The Gila County Board of Supervisors has started down a long, winding and rough road to redistrict the county.
The supervisors took the first steps on that long road at a work session Dec. 7.
With the completion of the 2010 census, state law requires county redistricting. The process of redistricting includes meeting mandates for close scrutiny created when the state entered into a consent decree with the U.S. Department of Justice in November 1972 due to prior discriminatory voting practices. However, the decree also allowed for counties to “bail out” of some of the more expensive and time-consuming requirements, so long as the alternatives are within certain guidelines. The county must file an application with the DOJ to proceed with “bail out” alternatives.
Working with a consulting team the board and the election department are focusing on multiple fronts to begin the redistricting process. One is making the application to bail out; another is creating guidelines for the selection of members and their appointment to a redistricting committee.
The supervisors will consider adoption of a resolution to formally begin creating the guidelines Dec. 14 at a meeting at the county maintenance yard east of Star Valley.
But even the guidelines for selecting a redistricting committee are under under outside scrutiny.
District One Supervisor Tommie Martin told the Roundup that state and federal officials recommend that no elected person be allowed to serve on a redistricting committee, however, she is hoping to modify that and limit the restriction to just those elected officials seated in partisan races. She said not allowing people serving on school and fire boards, etc. to be appointed severely reduces the choice of appointees from an already small pool of candidates with an interest and willingness to participate.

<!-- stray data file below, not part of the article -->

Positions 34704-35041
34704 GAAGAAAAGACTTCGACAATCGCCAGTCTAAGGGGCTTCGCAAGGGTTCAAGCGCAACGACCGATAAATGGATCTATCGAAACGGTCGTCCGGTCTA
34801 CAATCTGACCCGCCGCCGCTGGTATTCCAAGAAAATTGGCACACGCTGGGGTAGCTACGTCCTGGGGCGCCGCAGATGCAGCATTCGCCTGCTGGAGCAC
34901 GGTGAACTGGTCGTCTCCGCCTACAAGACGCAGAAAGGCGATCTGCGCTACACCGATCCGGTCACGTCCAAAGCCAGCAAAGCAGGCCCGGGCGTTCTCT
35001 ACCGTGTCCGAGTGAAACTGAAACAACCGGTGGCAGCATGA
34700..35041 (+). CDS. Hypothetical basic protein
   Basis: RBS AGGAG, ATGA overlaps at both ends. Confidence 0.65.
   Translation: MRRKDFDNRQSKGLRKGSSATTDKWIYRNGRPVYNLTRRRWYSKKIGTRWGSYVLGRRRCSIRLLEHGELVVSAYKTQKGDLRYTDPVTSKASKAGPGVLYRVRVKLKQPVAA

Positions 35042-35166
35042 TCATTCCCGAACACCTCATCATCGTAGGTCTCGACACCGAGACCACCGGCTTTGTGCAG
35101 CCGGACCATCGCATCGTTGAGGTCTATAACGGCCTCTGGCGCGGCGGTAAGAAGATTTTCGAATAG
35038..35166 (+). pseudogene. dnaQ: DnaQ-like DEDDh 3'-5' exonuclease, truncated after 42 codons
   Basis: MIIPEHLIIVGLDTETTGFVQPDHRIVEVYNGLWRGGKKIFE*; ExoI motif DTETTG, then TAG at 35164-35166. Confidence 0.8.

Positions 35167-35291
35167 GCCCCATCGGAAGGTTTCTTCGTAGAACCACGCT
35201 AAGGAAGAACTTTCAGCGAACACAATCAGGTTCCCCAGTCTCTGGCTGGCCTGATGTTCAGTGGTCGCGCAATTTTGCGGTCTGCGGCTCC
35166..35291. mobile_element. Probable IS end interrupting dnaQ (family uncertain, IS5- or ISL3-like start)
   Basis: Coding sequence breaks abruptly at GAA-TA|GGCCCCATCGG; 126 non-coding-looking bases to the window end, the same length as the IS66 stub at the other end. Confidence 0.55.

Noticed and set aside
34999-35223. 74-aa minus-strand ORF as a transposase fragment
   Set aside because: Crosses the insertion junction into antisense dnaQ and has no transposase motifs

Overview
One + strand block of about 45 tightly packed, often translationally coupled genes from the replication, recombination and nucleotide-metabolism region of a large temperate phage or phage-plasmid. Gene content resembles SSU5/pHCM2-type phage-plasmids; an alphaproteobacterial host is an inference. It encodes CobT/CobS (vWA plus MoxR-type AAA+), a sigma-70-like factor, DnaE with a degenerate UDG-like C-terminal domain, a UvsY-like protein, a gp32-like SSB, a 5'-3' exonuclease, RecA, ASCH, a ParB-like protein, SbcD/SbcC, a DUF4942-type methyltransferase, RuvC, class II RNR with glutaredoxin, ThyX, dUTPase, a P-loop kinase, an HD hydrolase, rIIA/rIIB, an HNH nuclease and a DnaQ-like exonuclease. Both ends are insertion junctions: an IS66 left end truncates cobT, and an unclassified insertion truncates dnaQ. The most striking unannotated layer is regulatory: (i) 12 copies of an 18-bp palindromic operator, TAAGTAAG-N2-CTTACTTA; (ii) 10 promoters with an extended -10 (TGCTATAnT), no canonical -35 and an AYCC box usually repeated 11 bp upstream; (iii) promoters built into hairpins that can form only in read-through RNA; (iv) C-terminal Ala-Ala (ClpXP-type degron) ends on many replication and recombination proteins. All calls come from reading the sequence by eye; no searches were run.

The Dec. 7 work session also included a discussion of how to use the $430,000 to $480,000 rural schools grant funds. The money must be used to benefit resources on federal land, not schools.
The county plans to use the money for a road project. Martin said seven or eight road projects were under consideration, but it is likely only one will be funded.
Among the projects on the initial list were paving the Control Road, building a vented crossing at the 2nd Crossing on Houston Mesa Road. Martin said both of these were dropped because of the work the Forest Service is already doing in that area and the county didn’t want to further restrict traffic with additional roadwork.
Remaining projects on the list are in Gisela, Tonto Basin, Christopher Creek and Globe. The topic was only discussed Dec. 7, no action was taken.
The supervisors will host District 5 State Senator Sylvia Allen at the Dec. 14 meeting in the Rim Country. The meeting starts at 10 a.m.
Allen will provide information and discuss Gila County issues in regard to the upcoming Legislative session.